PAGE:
Wednesday, June 11, 1952–Clearing. Carole went to see Mary Ann after dinner. Larry came on his pony about 10 and stayed until we went to Mary Ann's (Ward). Merle and Ralph Keith put the cultivator on the tractor.
Thursday, June 12, 1952–Hot. Cloudy. I took Carole home at nine so she could go to a county 4-H meeting and went after her at four. I washed after dinner. Carl plowed the corn.
Friday, June 13, 1952–Hot. Carl hoed beans. Carole and I took 45 dozen eggs to Litchfield. Grade A are 38 cents. I took her home after dinner, and Mary Nimmons, Hazel Martin and Emma Gray and I went quilting on Mildred Taylor's quilt.
Saturday, June 14, 1952–98 degrees at 6 p.m. Carl says this heat is burning the oats crop. Oats all planted late. I went to Sunday School. Merle's came to bring Dad a lighter for Father's Day. I gave him two pairs sox.
Sunday, June 15, 1952–St. Louis radio said they had had 101 degrees for three days. Hard roads are buckling under the heat. I went with Carl to take his driver's test. He made 100, but drove through a red light at Seymour's corner, and the examiner told him to go home and read up on red lights. He broke the back light in the sheriff's car. He had to report that. Carl asked the sheriff if he was going to put him in jail. Sheriff said, "No, forget it." (Carl)...was too childish to tell Wayne and Merle. Carl ran into the sheriff's car where he pulled out from behind it.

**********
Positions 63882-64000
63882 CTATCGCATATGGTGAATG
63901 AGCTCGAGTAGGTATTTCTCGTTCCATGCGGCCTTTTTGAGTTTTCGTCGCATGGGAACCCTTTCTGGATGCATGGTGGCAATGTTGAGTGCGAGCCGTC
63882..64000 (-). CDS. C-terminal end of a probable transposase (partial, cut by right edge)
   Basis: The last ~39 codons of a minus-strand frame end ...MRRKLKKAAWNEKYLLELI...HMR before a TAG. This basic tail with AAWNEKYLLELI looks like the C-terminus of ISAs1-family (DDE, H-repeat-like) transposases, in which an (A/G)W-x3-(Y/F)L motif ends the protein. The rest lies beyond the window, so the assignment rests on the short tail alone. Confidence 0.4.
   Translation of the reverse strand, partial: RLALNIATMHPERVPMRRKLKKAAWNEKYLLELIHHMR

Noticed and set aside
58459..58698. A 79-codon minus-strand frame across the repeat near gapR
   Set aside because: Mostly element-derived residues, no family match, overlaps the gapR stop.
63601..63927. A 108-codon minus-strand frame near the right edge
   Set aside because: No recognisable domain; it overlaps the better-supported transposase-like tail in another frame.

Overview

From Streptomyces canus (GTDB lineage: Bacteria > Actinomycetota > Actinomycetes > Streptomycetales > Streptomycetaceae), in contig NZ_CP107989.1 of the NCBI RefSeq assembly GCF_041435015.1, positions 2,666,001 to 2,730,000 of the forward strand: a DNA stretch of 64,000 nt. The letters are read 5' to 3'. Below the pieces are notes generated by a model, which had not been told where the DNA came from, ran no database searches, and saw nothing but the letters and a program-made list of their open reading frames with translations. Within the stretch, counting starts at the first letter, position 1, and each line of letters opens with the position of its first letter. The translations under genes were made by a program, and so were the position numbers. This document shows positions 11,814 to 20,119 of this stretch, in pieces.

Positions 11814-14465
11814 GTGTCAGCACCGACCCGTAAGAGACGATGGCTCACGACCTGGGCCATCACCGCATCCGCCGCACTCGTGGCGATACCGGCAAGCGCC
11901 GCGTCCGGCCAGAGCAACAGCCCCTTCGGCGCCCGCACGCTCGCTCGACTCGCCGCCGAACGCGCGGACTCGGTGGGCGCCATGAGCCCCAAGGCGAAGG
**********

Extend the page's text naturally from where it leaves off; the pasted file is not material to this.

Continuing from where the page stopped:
Wednesday, June 18, 1952–I washed and ironed. Carl plowed his 15 acres of beans. He is disgusted with the awful crooked rows he planted. Albert and Alberta are supposed to have moved to Redondo Beach, CA, while the new house is being built.
Thursday, June 19, 1952–So dry. Cooler breeze. I finally finished Linda's majorette dress. All but the button holes which I think Geraldine can do on her buttonholer. Carl plowed corn. There are no weeds, but the fine dirt keeps the moisture in. We went to Wares Grove to the annual ice cream supper.
Monday, June 23, 1952–Hot. Such a high wind. I didn't wash. I went to Merle's while Carl went to Hillsboro to drive with the tester. He made it all right and was given a permit to drive 30 days until the Secretary of State sends his license. He must either wear his hearing aid or use his side rearview mirror. Carl shipped the ten hogs he bought April 16 from Kessingers; 1,640 pounds at $18.25=$288.98.
Tuesday, June 24, 1952–Hot. I washed. Carl plowed corn. Merle is combining wheat. Report is that the wheat need not be graded for moisture.
Wednesday, June 26, 1952–Hot and windy. I ironed. I shelled 20 pounds of corn and took it to Barnstables to have ground for the young chicks. 20 cents for grinding.
Thursday, June 27, 1952–We had a dew. Hot. It was so hot most of the night. Carl thinks we never did have such a hot June. Homer Johnston had a slight paralytic stroke.
Saturday, June 29, 1952–Over 100 degrees. Merle, Jim, and Ralph Keith here for dinner. They broke a belt on the combine and then a chain. Merle got the northwest 20 acres cut and went one round on the 14 acre piece. I didn't get to take the eggs to town and will have to do that Monday. Jim drove the John Deere around in the field, and I raised Cain at noon. Something can happen too quick for Carl to stop it in time to keep Jim from getting hurt. Wayne is done combining. His wheat made 31 and 38 bushels per acre.
Monday, June 30, 1952–About 100 degrees. Merle and Ralph are combining. I washed. I intended taking the eggs to Litchfield, but the car was wanted at home. Carl is always afraid some machinery will break and may need the car. I ironed later. Wayne's picked blackberries. About now Tom Damman took his big Hereford bull home. He was here on pasture from May 16 on.
Carole (Best) Brown of Golconda provides Journal-News readers with this glimpse of the past from her grandmother, Mary Edith (Newport) Best, Butler farm wife. Carole may be reached at firstname.lastname@example.org.